With a few prayers, a couple of traditions and some personal solace, I can take on this new year in the most Jewish place in the world. Of course, more to come on all of this. My masa (journey) is just beginning.

P.S.

I’ve decided to choose a song to add to each post I write. Whether it’s an awesome tune I’ve put on repeat lately or something a little more relevant to my subject matter, sharing music is just fun. Enjoy!

Vacationer – The Wild Life Lyrics

I’m tired of just talking
I want to get a move underway
I’m putting my thought in
I want to give all my worries away
Because they’re still in my pocket
I want to empty my calendar days
Let the feeling just spark it
Starting to change
Being less guarded
And act like I’ve got it
I’m putting my heart in
Just to give it away
We’re trying our hardest
Yeah, we’re trying our hardest
Where would it go

No points to making plans
The wild life is human nature
We’ve got to take our chance
Try our best to keep it working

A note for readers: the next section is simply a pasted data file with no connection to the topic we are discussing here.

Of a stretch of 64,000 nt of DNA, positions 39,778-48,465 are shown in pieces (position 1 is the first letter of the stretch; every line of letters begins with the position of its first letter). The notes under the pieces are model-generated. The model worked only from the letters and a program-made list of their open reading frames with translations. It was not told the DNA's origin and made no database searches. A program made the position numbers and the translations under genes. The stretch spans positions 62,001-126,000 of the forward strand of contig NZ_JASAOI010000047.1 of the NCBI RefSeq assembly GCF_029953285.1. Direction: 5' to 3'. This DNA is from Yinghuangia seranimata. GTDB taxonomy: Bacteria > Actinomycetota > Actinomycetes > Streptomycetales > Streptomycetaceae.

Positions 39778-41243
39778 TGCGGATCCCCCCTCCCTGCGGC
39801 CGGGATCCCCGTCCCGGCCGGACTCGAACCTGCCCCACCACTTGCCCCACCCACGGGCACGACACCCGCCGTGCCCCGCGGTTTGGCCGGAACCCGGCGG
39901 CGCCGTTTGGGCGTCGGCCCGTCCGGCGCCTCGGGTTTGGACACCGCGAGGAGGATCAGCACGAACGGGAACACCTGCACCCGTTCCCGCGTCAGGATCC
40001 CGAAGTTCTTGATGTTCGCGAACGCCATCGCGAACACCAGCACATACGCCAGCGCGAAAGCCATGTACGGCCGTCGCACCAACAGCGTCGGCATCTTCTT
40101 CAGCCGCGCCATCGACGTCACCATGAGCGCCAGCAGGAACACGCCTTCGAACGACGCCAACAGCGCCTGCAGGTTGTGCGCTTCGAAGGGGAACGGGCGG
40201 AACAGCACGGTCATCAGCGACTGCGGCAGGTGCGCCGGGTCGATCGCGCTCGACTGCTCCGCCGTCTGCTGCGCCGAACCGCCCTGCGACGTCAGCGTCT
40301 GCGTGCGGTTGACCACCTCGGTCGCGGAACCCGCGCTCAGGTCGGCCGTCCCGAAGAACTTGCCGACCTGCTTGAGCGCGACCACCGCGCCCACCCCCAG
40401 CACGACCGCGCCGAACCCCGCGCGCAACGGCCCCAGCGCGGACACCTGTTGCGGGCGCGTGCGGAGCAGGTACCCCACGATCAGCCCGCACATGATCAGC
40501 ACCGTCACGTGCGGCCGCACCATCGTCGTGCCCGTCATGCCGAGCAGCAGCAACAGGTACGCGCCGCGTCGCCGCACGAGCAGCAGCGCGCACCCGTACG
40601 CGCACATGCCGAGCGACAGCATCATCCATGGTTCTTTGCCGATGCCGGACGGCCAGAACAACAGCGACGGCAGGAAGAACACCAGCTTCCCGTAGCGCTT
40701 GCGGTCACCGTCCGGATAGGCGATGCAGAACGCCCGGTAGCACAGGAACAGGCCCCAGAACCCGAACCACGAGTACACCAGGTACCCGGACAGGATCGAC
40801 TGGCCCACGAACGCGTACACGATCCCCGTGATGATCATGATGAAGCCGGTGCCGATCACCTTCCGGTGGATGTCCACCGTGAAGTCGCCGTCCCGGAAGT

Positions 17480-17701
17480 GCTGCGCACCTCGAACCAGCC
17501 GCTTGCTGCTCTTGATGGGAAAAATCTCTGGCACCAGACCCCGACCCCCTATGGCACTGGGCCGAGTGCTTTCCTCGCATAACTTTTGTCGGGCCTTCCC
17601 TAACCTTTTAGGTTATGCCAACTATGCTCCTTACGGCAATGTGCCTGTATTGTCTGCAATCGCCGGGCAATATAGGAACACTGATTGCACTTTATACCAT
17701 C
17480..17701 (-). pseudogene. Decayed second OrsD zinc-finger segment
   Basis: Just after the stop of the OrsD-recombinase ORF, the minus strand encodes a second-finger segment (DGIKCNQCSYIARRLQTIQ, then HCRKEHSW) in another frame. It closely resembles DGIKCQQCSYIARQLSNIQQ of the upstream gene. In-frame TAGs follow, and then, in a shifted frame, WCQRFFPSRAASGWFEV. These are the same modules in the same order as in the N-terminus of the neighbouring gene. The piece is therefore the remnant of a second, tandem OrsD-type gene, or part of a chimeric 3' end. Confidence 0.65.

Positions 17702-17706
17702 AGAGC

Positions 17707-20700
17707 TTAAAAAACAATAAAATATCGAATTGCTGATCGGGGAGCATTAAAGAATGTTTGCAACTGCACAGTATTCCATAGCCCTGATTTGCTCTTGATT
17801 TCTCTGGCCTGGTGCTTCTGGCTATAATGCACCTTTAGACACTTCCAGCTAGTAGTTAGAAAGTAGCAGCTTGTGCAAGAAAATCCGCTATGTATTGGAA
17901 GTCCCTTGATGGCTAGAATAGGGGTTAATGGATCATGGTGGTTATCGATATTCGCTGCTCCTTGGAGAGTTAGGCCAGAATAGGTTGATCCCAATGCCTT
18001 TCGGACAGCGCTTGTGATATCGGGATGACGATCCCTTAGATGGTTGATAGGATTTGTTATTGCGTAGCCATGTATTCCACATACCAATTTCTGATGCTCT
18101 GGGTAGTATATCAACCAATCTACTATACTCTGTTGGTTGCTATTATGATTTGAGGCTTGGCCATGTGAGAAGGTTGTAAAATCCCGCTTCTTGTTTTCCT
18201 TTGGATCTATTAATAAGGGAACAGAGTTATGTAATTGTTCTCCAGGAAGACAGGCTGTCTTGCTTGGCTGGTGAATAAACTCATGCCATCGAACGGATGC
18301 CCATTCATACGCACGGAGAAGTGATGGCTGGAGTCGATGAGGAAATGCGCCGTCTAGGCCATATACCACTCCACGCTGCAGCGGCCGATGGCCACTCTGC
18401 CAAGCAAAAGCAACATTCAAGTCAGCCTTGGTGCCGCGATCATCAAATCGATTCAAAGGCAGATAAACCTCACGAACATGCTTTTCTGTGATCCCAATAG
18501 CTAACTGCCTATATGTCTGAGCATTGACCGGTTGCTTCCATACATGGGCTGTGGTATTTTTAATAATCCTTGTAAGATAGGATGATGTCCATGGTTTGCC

No points to making plans
The wild life is human nature
We’ve got to take our chance
Try our best to keep it working

I’m tired of just talking
I want to get a move underway
I’m putting my thought in
And sending my worries out
And I lock it
And act like I’ve got it
I’m putting my heart in
Just to give it away
We’re trying our hardest
Yeah, we’re trying our hardest
Where would it go

No points to making plans
The wild life is human nature
We’ve got to take our chance
Try our best to keep it working
No points to making plans
The wild life is human nature
We’ve got to take our chance
Try our best to keep it working

No points to making plans
The wild life is human nature
We’ve got to take our chance
Try our best to keep it working
No points to making plans
The wild life is human nature
We’ve got to take our chance
Try our best to keep it working